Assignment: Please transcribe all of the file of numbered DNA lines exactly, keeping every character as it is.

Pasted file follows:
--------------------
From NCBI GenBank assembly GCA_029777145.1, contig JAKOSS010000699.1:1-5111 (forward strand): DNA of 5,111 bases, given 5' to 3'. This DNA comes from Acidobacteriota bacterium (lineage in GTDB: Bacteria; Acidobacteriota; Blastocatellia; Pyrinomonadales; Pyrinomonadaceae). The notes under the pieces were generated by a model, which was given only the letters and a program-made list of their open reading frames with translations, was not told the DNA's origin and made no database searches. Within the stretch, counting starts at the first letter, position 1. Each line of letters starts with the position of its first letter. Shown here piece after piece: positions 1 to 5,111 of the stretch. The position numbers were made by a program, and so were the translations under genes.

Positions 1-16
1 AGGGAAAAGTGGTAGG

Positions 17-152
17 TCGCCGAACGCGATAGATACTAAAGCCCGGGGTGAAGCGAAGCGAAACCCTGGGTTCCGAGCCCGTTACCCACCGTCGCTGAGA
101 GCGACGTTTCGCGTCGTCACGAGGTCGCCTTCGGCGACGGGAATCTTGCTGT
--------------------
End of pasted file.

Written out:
From NCBI GenBank assembly GCA_029777145.1, contig JAKOSS010000699.1:1-5111 (forward strand): DNA of 5,111 bases, given 5' to 3'. This DNA comes from Acidobacteriota bacterium (lineage in GTDB: Bacteria; Acidobacteriota; Blastocatellia; Pyrinomonadales; Pyrinomonadaceae). The notes under the pieces were generated by a model, which was given only the letters and a program-made list of their open reading frames with translations, was not told the DNA's origin and made no database searches. Within the stretch, counting starts at the first letter, position 1. Each line of letters starts with the position of its first letter. Shown here piece after piece: positions 1 to 5,111 of the stretch. The position numbers were made by a program, and so were the translations under genes.

Positions 1-16
1 AGGGAAAAGTGGTAGG

Positions 17-152
17 TCGCCGAACGCGATAGATACTAAAGCCCGGGGTGAAGCGAAGCGAAACCCTGGGTTCCGAGCCCGTTACCCACCGTCGCTGAGA
101 GCGACGTTTCGCGTCGTCACGAGGTCGCCTTCGGCGACGGGAATCTTGCTGT